In 1948 Ralph and Carter Stanley heard Bill Monroe's Stewball rewrite, Molly and Tenbrooks, on the radio. They put out their record of it before Monroe could release his, and that was the beginning of bluegrass as a movement. The Stanley Brothers' Earliest Recordings (Rich-R-Tone) has all 14 songs they recorded in the late Forties and early Fifties for that label. These beautiful songs are suffused with death, suffering, drunkenness, violence and love both blessed and bitter (all of which come together in a great version of Little Maggie). The tracks are driven by Carter Stanley's implacable guitar and the brothers' rich vocal harmony. This music isn't nearly so complex as what Monroe did--or, for that matter, the music the Stanleys later made with their string band. But in its simplicity, it may reach deeper into the ancient spirit that bluegrass expresses.
Pedal steel, manageable beats and white guys drawling literate lyrics: These are things the music business understands. If a band like Son Volt gets hip for a minute, why not sign some vaguely similar group? Like Whiskeytown, say? Thanks mostly to Ryan Adams' reliable tunes and soft vocals, Whiskeytown's Strangers Almanac (Outpost) is the most commercially credible of the crop. Straight-ahead songs such as 16 Days or soulful weepers such as Excuse Me While I Break My Own Heart Tonight could liven up the pop mélange.
On the road with a pair of amoral con artists (Frances O'Connor and Matt Day as Nikki and Al) Kiss or Kill (October Films) is a tour de force. Nikki lures men she meets from barroom to bedroom, and Al steps in to rob her victims after they're drugged. Things go wildly awry in Australian director Bill Bennett's nonstop spree of violence and retribution when one man dies--presumably a blackmailer. The twosome then take possession of a compromising video that shows a famous ex-footballer (Barry Langrishe as Zipper Doyle) fooling around with a young boy. Detectives pursue the couple for questioning, Zipper wants them dead, and Kiss or Kill takes up the chase in sizzling style reminiscent of Bonnie and Clyde. The chaotic plot is occasionally hard to follow, so pay close attention--because Bennett makes it one hell of a trip. [rating]3-1/2 Bunnies[/rating]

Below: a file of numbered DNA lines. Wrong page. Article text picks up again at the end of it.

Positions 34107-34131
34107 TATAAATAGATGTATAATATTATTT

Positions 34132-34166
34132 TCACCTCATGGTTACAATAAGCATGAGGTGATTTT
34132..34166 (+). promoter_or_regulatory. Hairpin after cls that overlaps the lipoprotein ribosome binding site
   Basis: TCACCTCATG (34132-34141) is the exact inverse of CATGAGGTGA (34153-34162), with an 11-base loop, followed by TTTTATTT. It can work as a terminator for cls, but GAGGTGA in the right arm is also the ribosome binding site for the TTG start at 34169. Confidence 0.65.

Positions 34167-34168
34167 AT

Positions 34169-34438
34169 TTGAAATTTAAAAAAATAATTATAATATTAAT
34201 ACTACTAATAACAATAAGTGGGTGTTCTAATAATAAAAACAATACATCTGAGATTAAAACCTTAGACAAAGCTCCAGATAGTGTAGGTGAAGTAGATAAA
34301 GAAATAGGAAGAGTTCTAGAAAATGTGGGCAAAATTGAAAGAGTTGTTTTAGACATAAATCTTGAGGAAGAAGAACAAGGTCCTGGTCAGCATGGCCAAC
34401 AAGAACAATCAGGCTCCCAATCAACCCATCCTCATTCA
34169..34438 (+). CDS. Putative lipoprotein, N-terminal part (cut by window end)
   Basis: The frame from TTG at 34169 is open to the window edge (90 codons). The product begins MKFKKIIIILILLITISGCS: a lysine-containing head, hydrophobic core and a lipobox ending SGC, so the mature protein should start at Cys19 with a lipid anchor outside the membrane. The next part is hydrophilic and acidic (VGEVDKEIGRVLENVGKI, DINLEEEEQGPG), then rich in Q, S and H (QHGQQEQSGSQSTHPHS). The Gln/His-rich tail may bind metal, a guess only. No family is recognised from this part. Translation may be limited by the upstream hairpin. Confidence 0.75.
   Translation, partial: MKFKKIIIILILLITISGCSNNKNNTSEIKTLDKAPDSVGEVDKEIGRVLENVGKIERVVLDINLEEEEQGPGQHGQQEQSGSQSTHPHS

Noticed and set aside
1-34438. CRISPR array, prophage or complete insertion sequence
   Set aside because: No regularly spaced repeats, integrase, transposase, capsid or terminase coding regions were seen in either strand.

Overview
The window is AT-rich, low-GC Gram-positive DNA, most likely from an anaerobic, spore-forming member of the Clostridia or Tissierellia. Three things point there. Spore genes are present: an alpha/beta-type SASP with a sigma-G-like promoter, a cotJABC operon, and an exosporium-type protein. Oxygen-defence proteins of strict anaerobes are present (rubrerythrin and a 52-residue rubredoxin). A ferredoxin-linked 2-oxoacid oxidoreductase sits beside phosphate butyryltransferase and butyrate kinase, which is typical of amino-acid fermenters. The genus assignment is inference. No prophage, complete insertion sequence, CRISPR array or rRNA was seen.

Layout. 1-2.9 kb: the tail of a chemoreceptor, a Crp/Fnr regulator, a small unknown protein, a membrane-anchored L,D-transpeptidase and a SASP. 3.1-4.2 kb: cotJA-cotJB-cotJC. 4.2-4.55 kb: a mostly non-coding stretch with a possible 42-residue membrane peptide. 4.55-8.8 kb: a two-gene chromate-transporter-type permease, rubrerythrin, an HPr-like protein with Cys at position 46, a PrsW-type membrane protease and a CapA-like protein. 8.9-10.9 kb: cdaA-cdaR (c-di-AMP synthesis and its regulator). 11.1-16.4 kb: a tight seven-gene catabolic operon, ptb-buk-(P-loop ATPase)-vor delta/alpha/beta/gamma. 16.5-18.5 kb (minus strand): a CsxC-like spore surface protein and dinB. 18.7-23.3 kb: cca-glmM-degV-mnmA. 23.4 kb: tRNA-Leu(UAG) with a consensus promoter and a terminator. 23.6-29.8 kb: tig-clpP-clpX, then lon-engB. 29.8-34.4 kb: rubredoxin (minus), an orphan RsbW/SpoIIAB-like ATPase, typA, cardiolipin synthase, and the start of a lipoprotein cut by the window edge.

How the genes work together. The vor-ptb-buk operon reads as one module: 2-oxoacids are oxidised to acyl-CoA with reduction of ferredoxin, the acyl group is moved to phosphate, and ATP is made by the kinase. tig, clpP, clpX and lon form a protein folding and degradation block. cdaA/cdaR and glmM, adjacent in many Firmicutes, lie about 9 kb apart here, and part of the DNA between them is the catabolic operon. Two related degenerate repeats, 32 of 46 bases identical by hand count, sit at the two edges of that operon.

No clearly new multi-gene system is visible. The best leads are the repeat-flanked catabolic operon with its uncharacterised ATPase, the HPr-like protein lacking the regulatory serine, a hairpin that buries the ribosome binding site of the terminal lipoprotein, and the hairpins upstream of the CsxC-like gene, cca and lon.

Margaret Colin, who says her age is nobody's business, portrays Jackie Kennedy Onassis in a comedy slated for a November opening on Broadway. Colin paused over a drink at Sardi's to talk about how her career is going. Just fine, thank you. She is recognized on the street for the megahit Independence Day, in which she played the president's press secretary and Jeff Goldblum's ex. "I held the president's hand and saved a few babies," she recalls. This year, she played Harrison Ford's missus in The Devil's Own. "Nothing about that movie was easy," she notes, referring to the many script revisions. "In one scene, when I'm attacked, I was just supposed to stand there and scream while they kick the crap out of my husband. Finally, Harrison agreed to let me throw a few punches. After all, I'm a cop's daughter."
The story of Vietnam doesn't belong solely to Oliver Stone. From director Hung Tran Anh (The Scent of Green Papaya) comes Cyclo (New Yorker, $89.95), the tale of a bike-taxi driver who is sucked into the dark gang world of modern-day Vietnam. Granted permission to film on location in Ho Chi Minh City, Hung calls on his trademark blend of rhythmic sounds, poetic narrative adn surrreal visuals to tell his allegory against the backdrop of the Vietnamese jungle. The story occasionally gets muddy, but the pictures keep getting better. The film won the Golden Lion Award at the 1995 Venice Film Festival.
Richard Lewis, the jumpy co-star of ABC's Hiller and Diller, not only loves the movies, he lives by them as well. For example, he's particularly drawn to the 1971 Renee Taylor--Joseph Bologna comedy Made for Each Other, "mainly because it covers my three favorite topics: death, therapy and fear of commitment." When it comes to superlatives, the master neurotic calls Dr. Strangelove "the greatest black comedy of all time," Raging Bull "the best film of my generation" and Last Tango in Paris "a Marlon Brando acting primer." (He also admits: "My bedroom is a shrine to Last Tango.") And when, alas, Lewis' obsessiveness gets the best of him, he screens Roman Polanski's The Tenant. "It makes even the worst paranoid look like Mr. Greenjeans. I've seen it about 4 million times."
Ever notice that whenever the star is told, "Meet your new partner," it's only a matter of time before the underling is killed off? There's just something about number two that's conveniently disposable. For instance: